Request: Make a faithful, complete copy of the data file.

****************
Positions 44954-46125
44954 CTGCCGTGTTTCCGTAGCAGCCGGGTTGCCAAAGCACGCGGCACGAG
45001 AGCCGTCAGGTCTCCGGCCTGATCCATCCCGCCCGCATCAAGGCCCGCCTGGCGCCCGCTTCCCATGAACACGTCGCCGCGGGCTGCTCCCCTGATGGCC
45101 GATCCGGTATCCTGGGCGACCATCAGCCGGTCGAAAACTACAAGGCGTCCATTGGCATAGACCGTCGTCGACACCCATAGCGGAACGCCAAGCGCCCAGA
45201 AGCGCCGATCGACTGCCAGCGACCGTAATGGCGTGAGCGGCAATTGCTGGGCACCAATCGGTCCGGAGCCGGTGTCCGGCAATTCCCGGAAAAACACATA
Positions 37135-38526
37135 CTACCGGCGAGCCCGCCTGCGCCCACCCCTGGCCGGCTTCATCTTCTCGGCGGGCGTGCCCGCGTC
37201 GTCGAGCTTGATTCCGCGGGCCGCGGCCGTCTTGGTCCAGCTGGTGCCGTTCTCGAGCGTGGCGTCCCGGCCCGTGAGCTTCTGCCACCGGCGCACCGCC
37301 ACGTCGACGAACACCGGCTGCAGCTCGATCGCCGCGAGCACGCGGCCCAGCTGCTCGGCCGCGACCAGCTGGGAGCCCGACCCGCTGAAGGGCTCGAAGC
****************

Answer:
Positions 44954-46125
44954 CTGCCGTGTTTCCGTAGCAGCCGGGTTGCCAAAGCACGCGGCACGAG
45001 AGCCGTCAGGTCTCCGGCCTGATCCATCCCGCCCGCATCAAGGCCCGCCTGGCGCCCGCTTCCCATGAACACGTCGCCGCGGGCTGCTCCCCTGATGGCC
45101 GATCCGGTATCCTGGGCGACCATCAGCCGGTCGAAAACTACAAGGCGTCCATTGGCATAGACCGTCGTCGACACCCATAGCGGAACGCCAAGCGCCCAGA
45201 AGCGCCGATCGACTGCCAGCGACCGTAATGGCGTGAGCGGCAATTGCTGGGCACCAATCGGTCCGGAGCCGGTGTCCGGCAATTCCCGGAAAAACACATA
Positions 37135-38526
37135 CTACCGGCGAGCCCGCCTGCGCCCACCCCTGGCCGGCTTCATCTTCTCGGCGGGCGTGCCCGCGTC
37201 GTCGAGCTTGATTCCGCGGGCCGCGGCCGTCTTGGTCCAGCTGGTGCCGTTCTCGAGCGTGGCGTCCCGGCCCGTGAGCTTCTGCCACCGGCGCACCGCC
37301 ACGTCGACGAACACCGGCTGCAGCTCGATCGCCGCGAGCACGCGGCCCAGCTGCTCGGCCGCGACCAGCTGGGAGCCCGACCCGCTGAAGGGCTCGAAGC